A few weeks ago, I wrote about the potential ramifications of “court shopping” (reference Family Law Matter? Pick a Court – and Pick a Province, Too http://bit.ly/IzRNIp ) meaning an approach by litigants to gain tactical advantage by deliberately commencing family law actions or applications so as to ensure that their matter is heard in a particular court.
This week, I am writing about a case that illustrates a slightly more subtle twist: the ability of one party to halt the other party’s application in another family court, in order to force all related issues to be heard together at one time, and in one single court.
In Abdul-Razak v. Ghawi, the couple separated just a few weeks ago, on March 7, 2012. The mother took their two children and moved to Goderich, Ontario to live with her extended family. The father stayed in Toronto and commenced an action there in the Ontario Court of Justice on March 21, 2012, asking for custody or joint custody.
About five days later, the mother issued a petition for divorce in the Superior Court of Justice, asking for equalization of net family property, child custody and spousal support. More importantly, she brought the petition in Goderich, rather than Toronto (where the children normally reside).
Under the governing procedural rule, found in the Children’s Law Reform Act, the divorce petition by the wife had the effect of immediately halting or “staying” the father’s application for custody, except where a court has expressly given him its consent to proceed. This rule ensures that all of the family-related issues – meaning the divorce, equalization, custody, and support – are heard together in one court.
The husband accordingly applied for the court’s permission to continue his application; the mother opposed, preferring that all of the issues be heard together in the Superior Court.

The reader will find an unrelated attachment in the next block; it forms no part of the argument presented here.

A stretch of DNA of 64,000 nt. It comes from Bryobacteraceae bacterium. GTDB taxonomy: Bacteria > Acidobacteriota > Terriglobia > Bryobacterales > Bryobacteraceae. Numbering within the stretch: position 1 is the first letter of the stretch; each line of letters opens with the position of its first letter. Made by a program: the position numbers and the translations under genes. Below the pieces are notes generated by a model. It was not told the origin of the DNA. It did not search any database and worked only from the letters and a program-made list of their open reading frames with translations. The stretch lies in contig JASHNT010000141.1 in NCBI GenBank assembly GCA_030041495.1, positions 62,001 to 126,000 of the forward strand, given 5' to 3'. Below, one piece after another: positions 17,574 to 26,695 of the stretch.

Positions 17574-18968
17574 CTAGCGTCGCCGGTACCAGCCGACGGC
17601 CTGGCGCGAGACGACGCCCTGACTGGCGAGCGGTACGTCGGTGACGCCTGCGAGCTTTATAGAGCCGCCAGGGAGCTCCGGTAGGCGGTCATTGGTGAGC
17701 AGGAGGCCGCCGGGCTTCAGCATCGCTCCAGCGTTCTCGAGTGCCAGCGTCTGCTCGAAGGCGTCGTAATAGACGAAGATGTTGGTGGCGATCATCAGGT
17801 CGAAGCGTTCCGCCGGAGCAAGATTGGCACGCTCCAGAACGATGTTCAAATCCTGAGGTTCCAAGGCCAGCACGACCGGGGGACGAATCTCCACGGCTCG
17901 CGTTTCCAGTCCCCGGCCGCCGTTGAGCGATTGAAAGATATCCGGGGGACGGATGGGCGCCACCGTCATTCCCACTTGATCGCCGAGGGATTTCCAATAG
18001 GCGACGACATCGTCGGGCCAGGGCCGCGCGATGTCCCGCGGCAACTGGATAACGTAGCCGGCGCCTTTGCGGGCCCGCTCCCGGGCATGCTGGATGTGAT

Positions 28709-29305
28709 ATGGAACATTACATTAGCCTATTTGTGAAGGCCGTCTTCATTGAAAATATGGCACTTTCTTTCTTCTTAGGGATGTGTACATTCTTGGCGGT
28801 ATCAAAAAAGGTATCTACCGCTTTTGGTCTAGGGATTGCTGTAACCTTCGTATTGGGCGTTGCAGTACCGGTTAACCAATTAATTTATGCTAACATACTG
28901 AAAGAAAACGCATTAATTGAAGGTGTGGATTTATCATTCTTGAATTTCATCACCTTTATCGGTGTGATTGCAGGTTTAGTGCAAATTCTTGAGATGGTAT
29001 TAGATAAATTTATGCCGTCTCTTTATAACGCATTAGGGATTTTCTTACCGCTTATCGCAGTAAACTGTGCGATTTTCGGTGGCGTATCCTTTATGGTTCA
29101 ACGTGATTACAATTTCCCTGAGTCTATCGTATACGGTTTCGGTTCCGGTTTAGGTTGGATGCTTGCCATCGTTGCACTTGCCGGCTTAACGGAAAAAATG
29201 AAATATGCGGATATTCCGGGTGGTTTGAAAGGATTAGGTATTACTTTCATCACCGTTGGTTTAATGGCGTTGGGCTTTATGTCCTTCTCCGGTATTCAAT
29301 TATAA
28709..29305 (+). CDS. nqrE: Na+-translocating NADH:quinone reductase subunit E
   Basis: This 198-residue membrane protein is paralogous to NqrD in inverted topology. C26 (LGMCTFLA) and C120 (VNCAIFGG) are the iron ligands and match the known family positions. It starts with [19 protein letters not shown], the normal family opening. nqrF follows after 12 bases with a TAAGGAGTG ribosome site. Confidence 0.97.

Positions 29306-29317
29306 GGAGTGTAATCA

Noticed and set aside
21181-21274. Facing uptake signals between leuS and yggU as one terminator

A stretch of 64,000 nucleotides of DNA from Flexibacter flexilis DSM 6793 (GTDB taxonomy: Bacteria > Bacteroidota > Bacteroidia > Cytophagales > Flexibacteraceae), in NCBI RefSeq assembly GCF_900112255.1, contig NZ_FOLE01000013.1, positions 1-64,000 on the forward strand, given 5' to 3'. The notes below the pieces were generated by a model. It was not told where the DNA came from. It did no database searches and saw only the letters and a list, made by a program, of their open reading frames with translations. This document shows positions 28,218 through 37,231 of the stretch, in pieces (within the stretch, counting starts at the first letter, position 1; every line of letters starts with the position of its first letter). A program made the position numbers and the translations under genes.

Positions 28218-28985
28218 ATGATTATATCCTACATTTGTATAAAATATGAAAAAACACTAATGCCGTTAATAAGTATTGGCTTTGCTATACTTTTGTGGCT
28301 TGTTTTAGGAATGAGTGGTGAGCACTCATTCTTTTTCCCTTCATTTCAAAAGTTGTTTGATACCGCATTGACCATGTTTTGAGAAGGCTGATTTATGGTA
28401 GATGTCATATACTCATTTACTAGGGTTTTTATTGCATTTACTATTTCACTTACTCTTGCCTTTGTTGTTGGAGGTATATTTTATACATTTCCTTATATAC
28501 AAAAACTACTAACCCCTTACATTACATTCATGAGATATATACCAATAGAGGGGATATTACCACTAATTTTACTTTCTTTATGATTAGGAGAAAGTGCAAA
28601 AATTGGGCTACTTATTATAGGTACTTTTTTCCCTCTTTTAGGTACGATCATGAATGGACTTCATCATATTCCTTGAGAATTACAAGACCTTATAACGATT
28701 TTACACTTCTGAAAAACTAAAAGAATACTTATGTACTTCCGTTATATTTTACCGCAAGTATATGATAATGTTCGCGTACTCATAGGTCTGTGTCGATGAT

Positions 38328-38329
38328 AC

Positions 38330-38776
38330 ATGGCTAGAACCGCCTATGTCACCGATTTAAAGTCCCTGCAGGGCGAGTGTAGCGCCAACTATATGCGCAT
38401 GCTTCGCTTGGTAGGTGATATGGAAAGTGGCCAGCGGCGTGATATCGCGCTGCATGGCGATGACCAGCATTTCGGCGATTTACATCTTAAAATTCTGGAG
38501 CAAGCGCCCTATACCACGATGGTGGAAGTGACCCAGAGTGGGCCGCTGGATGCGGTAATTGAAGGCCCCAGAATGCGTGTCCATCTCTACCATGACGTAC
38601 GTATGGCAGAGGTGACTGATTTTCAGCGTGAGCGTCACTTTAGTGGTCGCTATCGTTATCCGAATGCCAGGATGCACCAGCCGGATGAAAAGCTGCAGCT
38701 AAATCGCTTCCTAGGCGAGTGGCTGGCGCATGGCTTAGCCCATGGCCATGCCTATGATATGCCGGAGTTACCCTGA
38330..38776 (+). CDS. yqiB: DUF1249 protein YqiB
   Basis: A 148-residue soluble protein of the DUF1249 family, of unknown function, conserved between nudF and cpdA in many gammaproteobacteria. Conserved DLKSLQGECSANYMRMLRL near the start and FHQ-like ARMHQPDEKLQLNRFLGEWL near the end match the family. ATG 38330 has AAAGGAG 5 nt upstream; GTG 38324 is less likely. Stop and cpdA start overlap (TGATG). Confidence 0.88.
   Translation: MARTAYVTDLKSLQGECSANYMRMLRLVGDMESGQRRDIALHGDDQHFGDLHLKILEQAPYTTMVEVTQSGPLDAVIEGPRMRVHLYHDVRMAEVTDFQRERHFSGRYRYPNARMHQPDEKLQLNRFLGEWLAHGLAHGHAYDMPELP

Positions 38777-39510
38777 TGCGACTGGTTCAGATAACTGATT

In rendering its decision, the court pointed out that the Children’s Law Reform Act does not provide any guidance on when a court should grant leave to applicants like the father, in order to allow him to continue his custody application once a divorce action has been commenced.
However, the Courts of Justice Act, which also guide’s the court’s considerations, merely states that a “multiplicity of legal proceedings shall be avoided.” The court concluded that this was the predominant consideration, although there were also secondary factors such as prejudice to the father or the children, the length of time between the father’s application and the wife’s divorce petition, and bad faith on the part of one of the parties.
On that latter point: the court concluded that here the mother’s decision to bring her divorce petition in Goderich was motivated by reasons of strategy; she was “manoeuvring to obtain an unfair tactical advantage” and had not adhered to a civil procedure rule requiring divorce petitions that included child custody issues to be brought in the municipality where the children ordinarily reside.
Even though this constituted bad faith in the court’s eyes, the court nonetheless declined to lift the stay of proceedings to allow the father’s custody application to proceed separately. Having regard to all the factors overall, it was still more efficient and economical, according to the court, to have all issues resolved in the Superior Court.
For the full text of the decision, see:
Abdul-Razak v. Ghawi, 2012 ONCJ 180 http://canlii.ca/t/fqtvf